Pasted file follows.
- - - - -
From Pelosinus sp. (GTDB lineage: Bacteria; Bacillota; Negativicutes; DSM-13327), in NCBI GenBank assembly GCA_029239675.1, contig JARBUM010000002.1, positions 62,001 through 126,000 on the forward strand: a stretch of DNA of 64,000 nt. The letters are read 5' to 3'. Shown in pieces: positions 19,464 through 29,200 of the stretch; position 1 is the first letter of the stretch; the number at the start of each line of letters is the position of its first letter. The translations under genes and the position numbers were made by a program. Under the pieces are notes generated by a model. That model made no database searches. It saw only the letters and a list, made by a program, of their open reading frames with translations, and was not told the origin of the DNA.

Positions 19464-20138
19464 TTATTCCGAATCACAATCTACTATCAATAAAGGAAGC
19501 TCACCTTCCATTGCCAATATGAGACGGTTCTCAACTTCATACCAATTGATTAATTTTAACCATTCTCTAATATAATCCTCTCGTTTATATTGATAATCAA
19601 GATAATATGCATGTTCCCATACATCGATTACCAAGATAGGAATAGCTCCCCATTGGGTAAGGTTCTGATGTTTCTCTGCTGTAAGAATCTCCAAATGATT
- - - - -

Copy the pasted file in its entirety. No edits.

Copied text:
From Pelosinus sp. (GTDB lineage: Bacteria; Bacillota; Negativicutes; DSM-13327), in NCBI GenBank assembly GCA_029239675.1, contig JARBUM010000002.1, positions 62,001 through 126,000 on the forward strand: a stretch of DNA of 64,000 nt. The letters are read 5' to 3'. Shown in pieces: positions 19,464 through 29,200 of the stretch; position 1 is the first letter of the stretch; the number at the start of each line of letters is the position of its first letter. The translations under genes and the position numbers were made by a program. Under the pieces are notes generated by a model. That model made no database searches. It saw only the letters and a list, made by a program, of their open reading frames with translations, and was not told the origin of the DNA.

Positions 19464-20138
19464 TTATTCCGAATCACAATCTACTATCAATAAAGGAAGC
19501 TCACCTTCCATTGCCAATATGAGACGGTTCTCAACTTCATACCAATTGATTAATTTTAACCATTCTCTAATATAATCCTCTCGTTTATATTGATAATCAA
19601 GATAATATGCATGTTCCCATACATCGATTACCAAGATAGGAATAGCTCCCCATTGGGTAAGGTTCTGATGTTTCTCTGCTGTAAGAATCTCCAAATGATT